This spring, there is no better place to go and enjoy the onset of spring than Parma Park. You’d think that wouldn’t be the case. During the Tea Fire much of the 200-acre park was decimated by the fast-moving firestorm that swept over it and destroyed so many houses just across the street on Conejo Road.
Last fall as I walked through the east side of Parma I imagined the worst: the brush was gone, the hillsides bare, and it appeared that all that would be needed was the minimalist of storms to wash them away. But when the first, and then the second storm passed by without any of the trails sustaining major damage, I felt a glimmer of hope that the park would, indeed, survive.
This past week, as I walked the trails once again with survey gear on my back designed to map the park roads and trails, I could see the park beginning to come alive. On the west side, where the hills are more gentle and the burn a bit less of an impact, the grasses were already a foot tall. Lupine, poppies, a scattering of shooting stars, and a few other wildflowers were beginning to dot the hillsides. Even the oaks seemed to be making a comeback, their branches beginning to form clusters of new leaves.
Toward the east side of the park, where the hillsides had been burned down to mineral soil, there was little grass but loads of stump sprouters forming large clusters of greenery around their blackened branches. This is not to say there hasn’t been damage, but the perspective is instructive. Amid the surrounding hillsides that are still recovering, like the homeowners who are busily at work restoring their lives, Parma Park is coming back.
This last Friday, Jill Zachacy, assistant Parks and Recreation director for the City of Santa Barbara announced that Parma Park has been re-opened to the public. Increasingly, it was becoming more and more difficult to keep the park closed to such an attractive nuisance. Last Sunday, as I walked another section of the park I could see others out there as well: several hikers on their way to the tip top part of the park, a number of horse riders making their way down into the canyon, a jogger working his way uo to Mountain Drive; and several hang gliders packing their gear after an uneventful trip down.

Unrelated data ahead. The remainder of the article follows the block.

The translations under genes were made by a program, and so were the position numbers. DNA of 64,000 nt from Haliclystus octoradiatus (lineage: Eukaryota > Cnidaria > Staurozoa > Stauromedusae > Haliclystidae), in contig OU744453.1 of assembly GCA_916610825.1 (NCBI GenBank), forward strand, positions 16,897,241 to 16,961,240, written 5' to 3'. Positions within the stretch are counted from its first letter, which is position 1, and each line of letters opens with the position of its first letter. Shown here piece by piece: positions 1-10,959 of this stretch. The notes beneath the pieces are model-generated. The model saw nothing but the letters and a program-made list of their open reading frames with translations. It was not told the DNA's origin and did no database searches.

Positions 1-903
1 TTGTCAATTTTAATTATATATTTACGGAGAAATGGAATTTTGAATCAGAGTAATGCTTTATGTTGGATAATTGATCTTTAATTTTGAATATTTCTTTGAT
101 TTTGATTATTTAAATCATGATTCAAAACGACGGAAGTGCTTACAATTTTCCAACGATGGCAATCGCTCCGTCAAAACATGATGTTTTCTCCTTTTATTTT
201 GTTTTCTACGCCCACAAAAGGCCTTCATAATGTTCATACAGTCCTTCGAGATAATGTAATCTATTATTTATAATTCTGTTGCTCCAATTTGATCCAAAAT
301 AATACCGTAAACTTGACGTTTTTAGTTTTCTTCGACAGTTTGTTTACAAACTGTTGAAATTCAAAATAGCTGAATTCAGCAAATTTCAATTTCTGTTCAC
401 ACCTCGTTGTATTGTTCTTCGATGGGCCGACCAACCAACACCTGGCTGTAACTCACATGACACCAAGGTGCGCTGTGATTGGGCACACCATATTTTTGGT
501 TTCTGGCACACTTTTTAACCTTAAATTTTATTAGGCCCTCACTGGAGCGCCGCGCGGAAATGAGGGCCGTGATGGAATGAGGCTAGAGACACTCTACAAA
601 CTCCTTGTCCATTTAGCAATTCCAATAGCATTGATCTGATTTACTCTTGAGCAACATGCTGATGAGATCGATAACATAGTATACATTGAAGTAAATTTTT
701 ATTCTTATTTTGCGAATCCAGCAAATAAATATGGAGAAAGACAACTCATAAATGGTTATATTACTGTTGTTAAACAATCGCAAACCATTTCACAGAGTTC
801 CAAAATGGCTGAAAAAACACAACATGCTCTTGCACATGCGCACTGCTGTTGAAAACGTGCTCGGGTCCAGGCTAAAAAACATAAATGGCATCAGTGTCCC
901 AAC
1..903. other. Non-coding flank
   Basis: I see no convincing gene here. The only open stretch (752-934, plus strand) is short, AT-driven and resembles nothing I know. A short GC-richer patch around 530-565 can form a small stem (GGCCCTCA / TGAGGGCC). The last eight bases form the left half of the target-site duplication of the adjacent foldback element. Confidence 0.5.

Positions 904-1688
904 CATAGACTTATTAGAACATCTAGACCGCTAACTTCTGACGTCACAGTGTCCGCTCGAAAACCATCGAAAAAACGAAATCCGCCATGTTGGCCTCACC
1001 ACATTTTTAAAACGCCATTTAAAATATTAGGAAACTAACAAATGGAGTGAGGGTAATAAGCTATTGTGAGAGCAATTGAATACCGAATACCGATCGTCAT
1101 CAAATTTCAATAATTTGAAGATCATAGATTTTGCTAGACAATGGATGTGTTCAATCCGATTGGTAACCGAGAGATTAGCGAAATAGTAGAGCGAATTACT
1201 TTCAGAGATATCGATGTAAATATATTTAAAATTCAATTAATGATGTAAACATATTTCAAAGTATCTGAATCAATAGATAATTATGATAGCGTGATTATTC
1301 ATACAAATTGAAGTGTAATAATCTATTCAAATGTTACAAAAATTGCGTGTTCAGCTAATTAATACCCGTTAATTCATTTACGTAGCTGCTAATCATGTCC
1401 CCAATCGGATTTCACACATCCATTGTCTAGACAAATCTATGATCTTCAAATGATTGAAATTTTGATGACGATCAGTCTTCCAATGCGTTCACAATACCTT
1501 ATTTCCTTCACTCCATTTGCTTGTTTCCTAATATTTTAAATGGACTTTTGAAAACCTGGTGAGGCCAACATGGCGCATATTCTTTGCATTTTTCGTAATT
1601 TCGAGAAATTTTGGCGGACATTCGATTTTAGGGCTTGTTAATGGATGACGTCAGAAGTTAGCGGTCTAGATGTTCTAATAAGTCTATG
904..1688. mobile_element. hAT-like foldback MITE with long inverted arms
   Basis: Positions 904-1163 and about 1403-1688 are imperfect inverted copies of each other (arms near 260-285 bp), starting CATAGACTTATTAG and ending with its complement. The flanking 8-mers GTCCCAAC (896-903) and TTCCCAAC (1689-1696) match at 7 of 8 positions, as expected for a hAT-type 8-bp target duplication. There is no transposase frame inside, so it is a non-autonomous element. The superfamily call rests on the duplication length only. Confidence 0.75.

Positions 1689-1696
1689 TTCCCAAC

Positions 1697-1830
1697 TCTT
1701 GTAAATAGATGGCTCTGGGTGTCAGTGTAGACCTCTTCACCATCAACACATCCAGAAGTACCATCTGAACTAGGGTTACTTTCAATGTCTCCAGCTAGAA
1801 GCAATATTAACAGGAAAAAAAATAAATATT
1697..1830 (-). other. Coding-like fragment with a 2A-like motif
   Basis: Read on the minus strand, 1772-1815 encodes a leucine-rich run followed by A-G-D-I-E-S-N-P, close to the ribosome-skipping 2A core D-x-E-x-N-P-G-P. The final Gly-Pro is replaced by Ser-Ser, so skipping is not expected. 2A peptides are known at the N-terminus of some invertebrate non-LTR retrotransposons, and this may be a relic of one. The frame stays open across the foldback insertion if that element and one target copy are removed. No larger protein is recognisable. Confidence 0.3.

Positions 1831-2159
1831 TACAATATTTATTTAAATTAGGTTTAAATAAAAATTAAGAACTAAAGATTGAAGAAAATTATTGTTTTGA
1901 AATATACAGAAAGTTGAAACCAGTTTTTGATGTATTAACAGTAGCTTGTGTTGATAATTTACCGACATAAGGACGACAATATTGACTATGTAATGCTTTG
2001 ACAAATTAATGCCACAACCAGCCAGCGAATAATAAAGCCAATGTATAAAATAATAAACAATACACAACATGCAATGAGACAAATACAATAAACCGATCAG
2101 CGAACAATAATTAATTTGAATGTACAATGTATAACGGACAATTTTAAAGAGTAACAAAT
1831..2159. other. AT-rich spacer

Zachary cautioned that portions of Parma Park could remain closed, or will be closed in the future due to ongoing restoration and rehabilitation activities. She also reminded park users to stay on designated trails in the park. “Venturing off-trail could have significant impacts on recovering habitats and exposed soils,” Zachary noted, “This could also contribute to erosion and trail degradation.”
Here’s the deal: There’s no need to get off trail. The trails are plentiful and meander through almost all of the park. If you can’t see a particular spot from one location, no worries, you’ll more-than-likely see it from another spot. Not only are the views impeccable, the diversity as you meander from west to east, or vice versa, is quite amazing. From high meadows to oak forests, canyon vegetation and-on the east side-full-blown chaparral vegetation (or at least once again in a few years or so), you can’t go too far without a change in plant community.
While a two hundred acre park might not seem like that much, I’ll challenge you to see how long it takes you to walk the entire trails complex. I haven’t measured the total distance yet but I’m guessing it will run a bit more than five miles of trails and dirt roads-not quite a 10K experience but the ups and downs will make you feel like it is.
City Parks will tell you that the entry point to Parma Park is off Stanwood Drive, and it is true that this is the main way into the park but my favorite way to experience Parma is via Mountain Drive. Just uphill from Sheffield Reservoir you’ll spot Mountain Drive heading off to the right. Currently, Mountain Drive is still posted as closed but if you park just before the closed sign and meander east you’ll find the entry point into the park several hundred yards along Mountain Drive.
The entry takes you down into fields filled with green grasses, colorful wild radish, mustard, and sorrel. Within a few hundred more yards the views open up and the scenery takes on a grandeur that is sublime and at the same time overwhelming. There is no better place to wash away the bitter memories of last year’s Tea Fire and to celebrate nature’s way of rising up from the ashes.
PARK REMINDER: Hikers and horseback riders are permitted on roads and designated trails within Parma Park. Bicycle and mountain bike riders are only permitted on the Ridge trail, in alignment with the fire road. Hang gliders are permitted to land within Parma Park. Dogs are permitted on-leash and on-trail within the park. Dog owners are responsible for clean up and disposal of dog waste.